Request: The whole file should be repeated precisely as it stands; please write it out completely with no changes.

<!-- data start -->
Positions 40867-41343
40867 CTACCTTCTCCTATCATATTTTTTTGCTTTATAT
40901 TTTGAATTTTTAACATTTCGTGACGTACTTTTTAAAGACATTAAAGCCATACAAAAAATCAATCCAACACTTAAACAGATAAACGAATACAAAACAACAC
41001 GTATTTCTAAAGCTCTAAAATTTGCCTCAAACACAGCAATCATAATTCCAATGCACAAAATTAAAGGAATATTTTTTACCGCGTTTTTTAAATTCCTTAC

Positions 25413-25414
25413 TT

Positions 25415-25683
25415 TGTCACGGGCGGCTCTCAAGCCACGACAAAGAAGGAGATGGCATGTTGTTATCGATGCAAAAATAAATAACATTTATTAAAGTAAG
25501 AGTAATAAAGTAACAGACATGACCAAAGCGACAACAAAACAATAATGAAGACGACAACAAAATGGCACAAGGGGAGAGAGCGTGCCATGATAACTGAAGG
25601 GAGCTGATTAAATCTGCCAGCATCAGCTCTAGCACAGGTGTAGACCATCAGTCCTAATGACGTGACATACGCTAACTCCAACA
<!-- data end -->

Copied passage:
Positions 40867-41343
40867 CTACCTTCTCCTATCATATTTTTTTGCTTTATAT
40901 TTTGAATTTTTAACATTTCGTGACGTACTTTTTAAAGACATTAAAGCCATACAAAAAATCAATCCAACACTTAAACAGATAAACGAATACAAAACAACAC
41001 GTATTTCTAAAGCTCTAAAATTTGCCTCAAACACAGCAATCATAATTCCAATGCACAAAATTAAAGGAATATTTTTTACCGCGTTTTTTAAATTCCTTAC

Positions 25413-25414
25413 TT

Positions 25415-25683
25415 TGTCACGGGCGGCTCTCAAGCCACGACAAAGAAGGAGATGGCATGTTGTTATCGATGCAAAAATAAATAACATTTATTAAAGTAAG
25501 AGTAATAAAGTAACAGACATGACCAAAGCGACAACAAAACAATAATGAAGACGACAACAAAATGGCACAAGGGGAGAGAGCGTGCCATGATAACTGAAGG
25601 GAGCTGATTAAATCTGCCAGCATCAGCTCTAGCACAGGTGTAGACCATCAGTCCTAATGACGTGACATACGCTAACTCCAACA